Challenger bank Starling has raised £40m ($49m) from investors, taking the total new cash it has raised this year to over £100m.
Digital-only bank Starling said on Friday it had raised an additional £40m from investment company Merian Chrysalis (MERI.L), formerly known as Old Mutual Global Investors, and the family office of Starling’s biggest investor, quant trader Harold McPike. Both are already investors in Starling.
The fresh cash infusion comes just months after Starling raised £60m from investors in February. The startup has raised over £360m since its founding in 2014.
“This additional funding from our existing investors demonstrates their commitment both to Starling and to our small business and personal customers who need our support now more than ever,” Starling founder and chief executive Anne Boden said in a statement.
Starling is among the group of banks that have been authorised to give emergency government-backed loans to businesses under the coronavirus business interruption loan scheme (CBILS) and Bounce Back loans programme.
Boden told MPs on the Treasury Select Committee at the start of this month Starling was “very, very keen to start lending as soon as possible,” pending authorisation at the time, but some have been disappointed with the digital bank’s handling of the schemes. Starling initially promised to offer government support loans to new customers, before withdrawing that policy.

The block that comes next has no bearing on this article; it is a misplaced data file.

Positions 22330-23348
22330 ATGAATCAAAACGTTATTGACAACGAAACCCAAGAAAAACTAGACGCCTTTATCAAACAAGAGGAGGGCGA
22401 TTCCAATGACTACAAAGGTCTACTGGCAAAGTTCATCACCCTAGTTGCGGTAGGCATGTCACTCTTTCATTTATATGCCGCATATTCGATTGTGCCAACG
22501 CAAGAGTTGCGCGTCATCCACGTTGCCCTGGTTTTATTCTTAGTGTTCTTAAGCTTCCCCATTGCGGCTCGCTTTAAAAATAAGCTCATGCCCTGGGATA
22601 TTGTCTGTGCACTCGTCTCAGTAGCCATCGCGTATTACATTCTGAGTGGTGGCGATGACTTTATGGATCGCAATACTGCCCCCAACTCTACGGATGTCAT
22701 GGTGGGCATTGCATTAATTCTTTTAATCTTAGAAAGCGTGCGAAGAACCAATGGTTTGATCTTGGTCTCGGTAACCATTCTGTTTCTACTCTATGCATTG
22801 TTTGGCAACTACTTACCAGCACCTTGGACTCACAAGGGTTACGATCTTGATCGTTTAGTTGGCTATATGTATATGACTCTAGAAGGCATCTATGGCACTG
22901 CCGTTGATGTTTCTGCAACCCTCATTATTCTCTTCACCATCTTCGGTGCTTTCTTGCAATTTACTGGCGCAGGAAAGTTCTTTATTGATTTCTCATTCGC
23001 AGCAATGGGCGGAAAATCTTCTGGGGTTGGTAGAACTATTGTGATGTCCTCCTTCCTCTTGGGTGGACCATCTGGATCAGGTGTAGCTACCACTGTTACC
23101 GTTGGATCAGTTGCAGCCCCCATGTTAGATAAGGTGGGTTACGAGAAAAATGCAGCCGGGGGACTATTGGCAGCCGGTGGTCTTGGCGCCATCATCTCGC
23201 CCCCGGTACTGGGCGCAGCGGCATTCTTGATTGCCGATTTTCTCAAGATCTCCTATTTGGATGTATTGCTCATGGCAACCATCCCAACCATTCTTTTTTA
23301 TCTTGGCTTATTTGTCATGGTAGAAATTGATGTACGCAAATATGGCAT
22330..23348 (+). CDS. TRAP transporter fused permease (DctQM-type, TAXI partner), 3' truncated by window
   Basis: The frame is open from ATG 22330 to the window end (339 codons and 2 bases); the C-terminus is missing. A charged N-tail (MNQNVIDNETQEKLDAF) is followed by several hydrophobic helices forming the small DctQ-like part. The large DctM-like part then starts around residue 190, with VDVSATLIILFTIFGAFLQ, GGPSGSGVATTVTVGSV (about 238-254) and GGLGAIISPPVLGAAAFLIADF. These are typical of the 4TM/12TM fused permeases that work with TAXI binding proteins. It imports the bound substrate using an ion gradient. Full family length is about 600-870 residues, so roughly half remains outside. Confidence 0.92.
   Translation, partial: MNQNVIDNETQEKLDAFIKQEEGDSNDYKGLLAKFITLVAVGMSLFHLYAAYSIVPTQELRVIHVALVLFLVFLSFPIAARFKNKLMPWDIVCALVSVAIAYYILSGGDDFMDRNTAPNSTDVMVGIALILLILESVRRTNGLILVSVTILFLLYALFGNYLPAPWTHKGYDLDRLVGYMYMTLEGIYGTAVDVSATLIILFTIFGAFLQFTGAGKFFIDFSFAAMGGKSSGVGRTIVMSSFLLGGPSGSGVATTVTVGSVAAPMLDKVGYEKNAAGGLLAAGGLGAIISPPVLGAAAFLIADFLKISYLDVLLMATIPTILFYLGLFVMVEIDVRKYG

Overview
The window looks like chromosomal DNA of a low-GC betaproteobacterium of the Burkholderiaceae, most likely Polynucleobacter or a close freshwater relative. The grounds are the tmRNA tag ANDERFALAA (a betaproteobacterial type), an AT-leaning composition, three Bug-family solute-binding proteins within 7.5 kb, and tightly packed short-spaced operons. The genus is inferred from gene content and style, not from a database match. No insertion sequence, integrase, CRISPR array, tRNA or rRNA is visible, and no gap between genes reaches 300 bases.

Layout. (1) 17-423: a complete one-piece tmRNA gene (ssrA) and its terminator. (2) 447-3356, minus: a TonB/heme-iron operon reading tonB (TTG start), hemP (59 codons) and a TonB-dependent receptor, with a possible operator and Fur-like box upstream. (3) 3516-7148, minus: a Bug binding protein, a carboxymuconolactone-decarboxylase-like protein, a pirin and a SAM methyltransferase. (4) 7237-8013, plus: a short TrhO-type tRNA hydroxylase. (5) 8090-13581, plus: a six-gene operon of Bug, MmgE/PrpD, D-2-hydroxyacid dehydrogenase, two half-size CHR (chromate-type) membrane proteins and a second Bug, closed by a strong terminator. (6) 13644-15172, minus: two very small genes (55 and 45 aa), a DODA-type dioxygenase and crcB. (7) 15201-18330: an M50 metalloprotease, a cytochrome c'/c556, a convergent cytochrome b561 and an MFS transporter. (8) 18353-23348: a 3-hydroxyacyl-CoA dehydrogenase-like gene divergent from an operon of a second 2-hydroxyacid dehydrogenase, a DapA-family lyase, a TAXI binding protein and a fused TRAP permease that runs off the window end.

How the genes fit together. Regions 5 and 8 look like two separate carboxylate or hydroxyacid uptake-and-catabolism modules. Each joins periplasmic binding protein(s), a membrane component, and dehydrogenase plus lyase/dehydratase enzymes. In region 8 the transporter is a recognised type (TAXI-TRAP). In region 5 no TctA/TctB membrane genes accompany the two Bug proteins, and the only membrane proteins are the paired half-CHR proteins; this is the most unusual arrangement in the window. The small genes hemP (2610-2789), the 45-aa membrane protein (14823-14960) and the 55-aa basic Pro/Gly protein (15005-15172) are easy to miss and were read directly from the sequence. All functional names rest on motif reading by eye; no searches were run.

In a blog post at the start of the month, Boden said the government schemes were “a double edged sword.”
“The urgency of the current situation means that we have to launch at scale practically from a standing start,” she wrote. “So we want to be fully upfront about this: we may need to make adjustments as we go. We hope our customers and the wider community will understand this.”
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A banking veteran, Boden co-founded Starling as a digital-only bank in 2014. The lender now has 1.4m current accounts, including 155,000 business accounts. Deposits have doubled in the last six months to reach £2.4bn.
Starling is one of a number of online only banks set up in the UK over the last decade. Others include Monzo, Atom, and Revolut.
Monzo is reportedly in talks to raise fresh cash from investors but faces a steep writedown in its value due to the COVID-19 pandemic. Deal terms were not disclosed in Starling’s funding round.